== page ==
In Oregon, Gov. Kate Brown’s emergency executive order for dealing with COVID-19 morphed into a statewide mask mandate written by the State Department of Health and enforced by the Occupational Safety and Health Authority (OSHA).
For individuals who cannot wear a facemask — a population that includes the three plaintiffs in an ongoing Freedom Foundation lawsuit against the state — the mask mandate has unleashed unimaginable hardships. They cannot enter places of public accommodation such as grocery stores and restaurants. They cannot walk around in public. Their ability to function in society has been destroyed.
Even when businesses give lip service to the idea of accommodation, other patrons feel empowered by the state order to harass and shame those who cannot wear a mask because of a disability. See Shannan’s story.
This week, the Freedom Foundation filed a brief with the Oregon Court of Appeals in the case Mooney v. Oregon, arguing that the mask mandate is invalid. Oregon’s mask mandate must be struck down because the necessary legal procedures have not been followed.
First, the Oregon Health Authority failed to comply with the law when it issued the mask mandate — it skipped all the necessary procedures for putting forward a new rule.
For example, when created on June 30, the mandate did not contain any notice or statement of statutory authority, nor did it list the waiver or rescission of any other state, local or constitutional rules or laws.
There were no other processes, notices, supporting documentation or written documentation authorizing or the mandate — a direct violation of ORS chapter 183, proving the director did not comply with the legal requirements of ORS chapter 183 in any form or fashion.
Second, the mask mandate violates Oregon’s Constitution because it does not respect the doctrine of separation of powers. Under a democratic form of government such as Oregon’s, only the state legislature (or the people) can pass or repeal laws.
The governor cannot give legislative power to a State agency such as OHA. Kate Brown’s executive order did not exempt OHA from its obligation to follow rulemaking procedures, and even if the it had exempted the agency from following the law, OHA would still be statutorily obligated to comply with ORS chapter 183, which it did not do.
Third, the mask mandate violates the freedom of speech guaranteed by both the First Amendment to the United States Constitution and the speech protections of the Oregon constitution.
Speech is threatened both by forcing people into expressive conduct (wearing a mask), and by forcing those who cannot wear a mask to explain their reason for not doing so, often forcing them to talk about private medical conditions upon which the government has no right to compel speech.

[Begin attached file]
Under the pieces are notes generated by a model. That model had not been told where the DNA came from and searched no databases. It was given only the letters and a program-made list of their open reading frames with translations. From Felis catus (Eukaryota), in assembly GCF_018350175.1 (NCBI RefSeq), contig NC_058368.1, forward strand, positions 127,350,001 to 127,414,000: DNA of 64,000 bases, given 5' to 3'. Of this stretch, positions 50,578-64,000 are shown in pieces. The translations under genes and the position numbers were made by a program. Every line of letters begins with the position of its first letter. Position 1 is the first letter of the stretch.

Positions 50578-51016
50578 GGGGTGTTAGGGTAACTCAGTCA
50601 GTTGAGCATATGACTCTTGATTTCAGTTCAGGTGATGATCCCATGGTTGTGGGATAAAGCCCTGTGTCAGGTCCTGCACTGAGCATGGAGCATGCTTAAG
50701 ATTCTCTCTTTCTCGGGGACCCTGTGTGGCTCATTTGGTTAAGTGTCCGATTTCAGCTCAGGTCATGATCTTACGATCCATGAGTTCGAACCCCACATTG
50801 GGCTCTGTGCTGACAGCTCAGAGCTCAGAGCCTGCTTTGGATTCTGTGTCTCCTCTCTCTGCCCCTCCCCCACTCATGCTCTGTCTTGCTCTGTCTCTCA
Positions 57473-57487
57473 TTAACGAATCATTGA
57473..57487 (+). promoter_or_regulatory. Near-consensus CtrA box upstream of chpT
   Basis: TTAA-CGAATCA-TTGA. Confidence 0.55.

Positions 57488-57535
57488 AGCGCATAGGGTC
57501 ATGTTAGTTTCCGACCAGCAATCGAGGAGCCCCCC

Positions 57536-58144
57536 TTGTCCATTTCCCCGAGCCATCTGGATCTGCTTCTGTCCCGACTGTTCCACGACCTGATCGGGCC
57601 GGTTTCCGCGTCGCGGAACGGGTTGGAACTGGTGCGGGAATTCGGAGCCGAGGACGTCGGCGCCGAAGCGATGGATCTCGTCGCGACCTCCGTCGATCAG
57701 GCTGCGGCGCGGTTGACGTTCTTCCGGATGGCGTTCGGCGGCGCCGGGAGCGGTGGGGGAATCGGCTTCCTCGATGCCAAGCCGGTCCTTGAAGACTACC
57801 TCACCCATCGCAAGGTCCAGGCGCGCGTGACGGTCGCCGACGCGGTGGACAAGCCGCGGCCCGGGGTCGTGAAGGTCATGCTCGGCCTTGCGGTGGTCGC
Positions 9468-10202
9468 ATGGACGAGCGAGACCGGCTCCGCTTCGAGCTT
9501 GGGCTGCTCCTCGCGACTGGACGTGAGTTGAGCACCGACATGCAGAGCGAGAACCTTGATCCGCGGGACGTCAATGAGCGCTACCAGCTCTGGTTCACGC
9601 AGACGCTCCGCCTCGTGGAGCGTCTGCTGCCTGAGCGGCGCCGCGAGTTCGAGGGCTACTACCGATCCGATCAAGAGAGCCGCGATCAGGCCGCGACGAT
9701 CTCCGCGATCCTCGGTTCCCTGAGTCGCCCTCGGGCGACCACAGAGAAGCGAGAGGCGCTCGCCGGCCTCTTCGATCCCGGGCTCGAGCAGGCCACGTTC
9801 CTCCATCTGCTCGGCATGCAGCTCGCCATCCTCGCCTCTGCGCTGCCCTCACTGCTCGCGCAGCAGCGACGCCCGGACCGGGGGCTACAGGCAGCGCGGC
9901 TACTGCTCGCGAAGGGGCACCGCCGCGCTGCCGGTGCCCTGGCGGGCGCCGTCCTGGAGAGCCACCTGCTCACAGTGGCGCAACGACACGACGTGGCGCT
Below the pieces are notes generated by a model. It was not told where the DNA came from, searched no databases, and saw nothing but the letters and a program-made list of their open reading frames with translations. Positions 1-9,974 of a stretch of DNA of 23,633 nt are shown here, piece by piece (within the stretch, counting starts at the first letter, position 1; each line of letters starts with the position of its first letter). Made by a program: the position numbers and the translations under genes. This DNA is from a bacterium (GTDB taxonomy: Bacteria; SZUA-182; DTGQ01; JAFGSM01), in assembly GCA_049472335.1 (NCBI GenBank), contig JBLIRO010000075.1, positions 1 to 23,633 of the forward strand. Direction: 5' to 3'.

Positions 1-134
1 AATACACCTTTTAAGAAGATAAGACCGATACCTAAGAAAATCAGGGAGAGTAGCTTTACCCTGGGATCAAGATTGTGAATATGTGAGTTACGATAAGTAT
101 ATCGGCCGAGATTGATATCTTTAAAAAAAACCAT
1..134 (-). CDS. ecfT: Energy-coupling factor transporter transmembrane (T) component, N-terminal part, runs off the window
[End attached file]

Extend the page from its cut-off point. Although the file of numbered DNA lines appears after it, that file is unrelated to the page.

Fourth, the mask mandate is preempted by federal law, the American’s with Disabilities Act, because the mandate does not allow for adequate accommodation for disabled individuals.
Where a state law provides less protection to a disabled person than the Federal ADA, the Federal ADA expressly preempts that state law. The ADA prohibits private entities from discriminating against individuals with disabilities who are entitled to the “full and equal enjoyment of the goods, services, facilities, advantages or accommodations of any place of public accommodation.” 42 USC § 1282(a).
OHA’s website makes clear that businesses must tell people they “may not enter without a mask, face covering or face shield.” No attempt is made to allow full and equal enjoyment for disabled persons who cannot wear a mask or face shield.
Finally, the mask mandate does not follow the governor’s emergency executive order. Since the mask mandate clearly exceeds the authority the governor delegated to OHA, the mask mandate is invalid.
Despite much misinformation on the topic, none of Gov. Brown’s executive orders actually contain a statewide mandate requiring face coverings. None of the orders direct or authorize OHA to mandate face coverings statewide.
At most, the executive orders state that that people should adhere to OHA guidance on face coverings. Thus, the only authority OHA has, even under the governor’s executive orders, is to tell people that they should wear face masks. It has no authority to say people must wear face coverings.
In bringing this lawsuit, it is Freedom Foundation’s hope that the rule of law will be upheld, that the form of democratic government our constitution set up will be affirmed, and the individual freedoms Oregonians are guaranteed will be protected.